Many in the transgender community are mourning the death of British teenager Brianna Ghey, a trans girl who was stabbed to death on Sunday.

Ghey, 16, was found dead in a park in Warrington, England, approximately 16 miles west of Manchester, England, with visible stab wounds. British authorities said. Police said they arrested two teenagers, both 15, on suspicion of the murder.

Ghey’s family issued a statement through local authorities, saying Ghey was «a much-loved character» and «a larger-than-life character who would leave a lasting impression on all who knew her.»

«The loss of his young life has left a great void in our family, and we know the teachers and their friends who were involved in his life will feel the same way,» Ghey’s family wrote.

According to the authorities, there are currently no evidence to suggest that Ghey’s murder was «hate related». This did little to quell discontent among trans activists over the larger transphobic sentiments they say pervade the whole of the UK.

In a tweet that has amassed more than 872,000 views as of Monday afternoon, one user criticized trans-exclusive radical feminists, or TERFs, on behalf of Ghey’s death.

The climate in the UK has become increasingly hostile to trans people in recent years. For example, JK Rowling, the author and creator of the Harry Potter saga, has become an outspoken critic of trans rights. In a nearly 4,000-word blog post in 2020, the best-selling author said allowing trans women to use women’s bathrooms and changing rooms would make cisgender women «less safe,» a talking point against trans people who has been discredited by research.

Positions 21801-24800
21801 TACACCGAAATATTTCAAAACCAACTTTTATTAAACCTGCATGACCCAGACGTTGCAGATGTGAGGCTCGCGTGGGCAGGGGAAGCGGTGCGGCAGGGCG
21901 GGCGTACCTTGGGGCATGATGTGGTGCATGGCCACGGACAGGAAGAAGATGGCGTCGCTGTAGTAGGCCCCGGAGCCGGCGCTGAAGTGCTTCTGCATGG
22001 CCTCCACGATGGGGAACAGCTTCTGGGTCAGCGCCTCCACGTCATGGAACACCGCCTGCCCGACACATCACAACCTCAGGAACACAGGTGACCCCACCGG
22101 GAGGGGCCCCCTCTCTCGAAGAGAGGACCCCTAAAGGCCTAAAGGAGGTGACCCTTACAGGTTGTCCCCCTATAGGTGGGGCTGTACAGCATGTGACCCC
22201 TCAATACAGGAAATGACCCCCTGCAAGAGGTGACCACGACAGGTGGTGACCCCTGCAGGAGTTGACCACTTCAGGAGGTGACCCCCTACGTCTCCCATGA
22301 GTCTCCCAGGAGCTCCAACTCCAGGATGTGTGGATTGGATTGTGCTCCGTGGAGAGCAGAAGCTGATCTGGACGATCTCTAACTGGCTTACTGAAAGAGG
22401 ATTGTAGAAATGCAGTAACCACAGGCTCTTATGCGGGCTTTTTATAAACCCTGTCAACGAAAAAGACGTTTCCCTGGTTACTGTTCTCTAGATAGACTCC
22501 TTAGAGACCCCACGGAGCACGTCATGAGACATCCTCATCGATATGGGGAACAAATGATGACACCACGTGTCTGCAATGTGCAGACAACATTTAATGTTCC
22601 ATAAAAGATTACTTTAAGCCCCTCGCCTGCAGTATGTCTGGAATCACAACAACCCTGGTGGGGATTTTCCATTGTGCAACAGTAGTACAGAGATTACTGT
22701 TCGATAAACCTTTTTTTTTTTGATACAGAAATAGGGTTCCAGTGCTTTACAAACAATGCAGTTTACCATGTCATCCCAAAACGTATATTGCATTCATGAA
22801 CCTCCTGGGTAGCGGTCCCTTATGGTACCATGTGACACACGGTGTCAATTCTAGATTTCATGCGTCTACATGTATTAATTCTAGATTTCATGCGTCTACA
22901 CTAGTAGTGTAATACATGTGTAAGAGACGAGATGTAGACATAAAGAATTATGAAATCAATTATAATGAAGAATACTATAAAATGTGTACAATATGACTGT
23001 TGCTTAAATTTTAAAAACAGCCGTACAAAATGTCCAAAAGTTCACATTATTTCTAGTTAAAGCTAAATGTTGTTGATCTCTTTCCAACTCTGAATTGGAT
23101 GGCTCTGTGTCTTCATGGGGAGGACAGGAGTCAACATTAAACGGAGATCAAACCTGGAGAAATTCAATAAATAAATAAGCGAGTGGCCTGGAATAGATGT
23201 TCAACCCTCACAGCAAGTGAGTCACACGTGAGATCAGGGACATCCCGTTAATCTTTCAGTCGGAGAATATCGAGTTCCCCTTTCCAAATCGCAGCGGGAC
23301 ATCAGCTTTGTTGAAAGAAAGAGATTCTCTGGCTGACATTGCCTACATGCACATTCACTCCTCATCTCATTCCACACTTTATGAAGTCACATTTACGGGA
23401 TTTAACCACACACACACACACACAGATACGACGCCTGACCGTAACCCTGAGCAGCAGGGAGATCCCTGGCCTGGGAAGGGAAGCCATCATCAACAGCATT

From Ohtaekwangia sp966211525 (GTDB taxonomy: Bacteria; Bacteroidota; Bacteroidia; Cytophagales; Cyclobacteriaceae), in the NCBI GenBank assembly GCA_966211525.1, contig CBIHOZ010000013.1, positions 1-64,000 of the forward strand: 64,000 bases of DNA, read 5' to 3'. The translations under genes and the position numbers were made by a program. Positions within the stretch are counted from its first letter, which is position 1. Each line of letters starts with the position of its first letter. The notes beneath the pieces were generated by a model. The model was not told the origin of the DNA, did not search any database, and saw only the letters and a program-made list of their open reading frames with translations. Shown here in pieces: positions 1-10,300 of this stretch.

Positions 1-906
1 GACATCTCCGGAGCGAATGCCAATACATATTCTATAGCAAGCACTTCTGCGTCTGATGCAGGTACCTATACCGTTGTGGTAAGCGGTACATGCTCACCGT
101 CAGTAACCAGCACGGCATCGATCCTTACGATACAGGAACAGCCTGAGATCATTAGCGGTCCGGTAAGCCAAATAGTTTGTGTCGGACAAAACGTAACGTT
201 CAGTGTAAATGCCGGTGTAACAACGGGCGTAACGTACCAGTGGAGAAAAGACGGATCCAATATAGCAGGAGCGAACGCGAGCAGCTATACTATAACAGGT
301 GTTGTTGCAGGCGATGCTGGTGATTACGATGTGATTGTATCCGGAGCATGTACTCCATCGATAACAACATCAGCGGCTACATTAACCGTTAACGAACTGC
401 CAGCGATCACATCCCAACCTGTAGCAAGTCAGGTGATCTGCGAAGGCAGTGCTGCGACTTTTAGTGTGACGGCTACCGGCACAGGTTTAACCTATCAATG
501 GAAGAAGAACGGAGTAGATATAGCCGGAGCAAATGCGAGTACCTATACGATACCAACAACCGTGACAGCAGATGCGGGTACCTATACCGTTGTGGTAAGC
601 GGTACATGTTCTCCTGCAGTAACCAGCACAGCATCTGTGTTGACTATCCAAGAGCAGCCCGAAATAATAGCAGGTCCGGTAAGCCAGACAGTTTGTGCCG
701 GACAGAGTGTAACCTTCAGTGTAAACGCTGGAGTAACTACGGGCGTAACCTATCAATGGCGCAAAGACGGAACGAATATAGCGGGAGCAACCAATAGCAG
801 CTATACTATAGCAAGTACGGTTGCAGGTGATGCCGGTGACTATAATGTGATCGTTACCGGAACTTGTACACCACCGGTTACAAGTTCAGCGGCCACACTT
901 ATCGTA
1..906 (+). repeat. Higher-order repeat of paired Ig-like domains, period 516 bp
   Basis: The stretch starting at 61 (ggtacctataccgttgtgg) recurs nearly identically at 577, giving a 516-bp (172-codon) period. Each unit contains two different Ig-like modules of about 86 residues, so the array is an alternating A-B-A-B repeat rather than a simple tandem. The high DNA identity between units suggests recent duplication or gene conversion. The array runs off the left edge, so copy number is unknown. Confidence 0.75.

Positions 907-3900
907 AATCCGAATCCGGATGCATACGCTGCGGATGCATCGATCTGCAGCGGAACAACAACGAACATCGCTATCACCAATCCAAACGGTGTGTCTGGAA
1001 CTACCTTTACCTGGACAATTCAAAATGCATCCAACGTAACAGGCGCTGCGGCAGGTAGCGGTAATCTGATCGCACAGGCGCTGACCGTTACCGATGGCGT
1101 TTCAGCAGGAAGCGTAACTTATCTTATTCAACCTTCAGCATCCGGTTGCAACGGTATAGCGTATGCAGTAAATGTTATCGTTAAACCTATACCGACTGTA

Simultaneously, in recent years, trans activists have accused the British press of stoking or damping anti-trans sentiment.

In particular, the BBC came under fire from LGBTQ activists last year after it published an article that many critics said portrayed all transgender women as sexual predators. The British broadcaster defended its article, titled «Some trans women are pressuring us to have sex», arguing that it went through a «rigorous editorial process».

The outcry against the media grew louder among trans activists on Monday, after the British newspaper The Times «named» Ghey – that is, published the name Ghey had before his transition.

“I will be writing to @thetimes and @IpsoNews regarding this,” British MP Charlotte Nichols wrote on Twitter on Monday, referring to The Times and Britain’s media regulator the Independent Press Standards Organisation.

The Times did not immediately respond to NBC News’ request for comment. An IPSO spokesman declined to comment.

Following Ghey’s death on Sunday, some trans activists also criticized the government for the lack of a national law allowing trans people in the UK to change gender without a medical diagnosis of gender dysphoria, which is the distress caused by a sense of conflict. between an individual’s sex assigned at birth and her gender identity. Last month, the British government blocked the implementation of a similar «self-identification» law in Scotland.

Without such legislation, Ghey’s death certificate may leave her dead, some trans activists have said in recent days.

“Trans people like Brianna struggle to tell the truth when everyone else wants us to tell a lie,” Gillian Branstter, a communications strategist at the American Civil Liberties Union, wrote on Twitter on Monday. “We are routinely censored and penalized for that truth. And too often, the police, the media, and even our own families see our death as an opportunity to erase that truth.»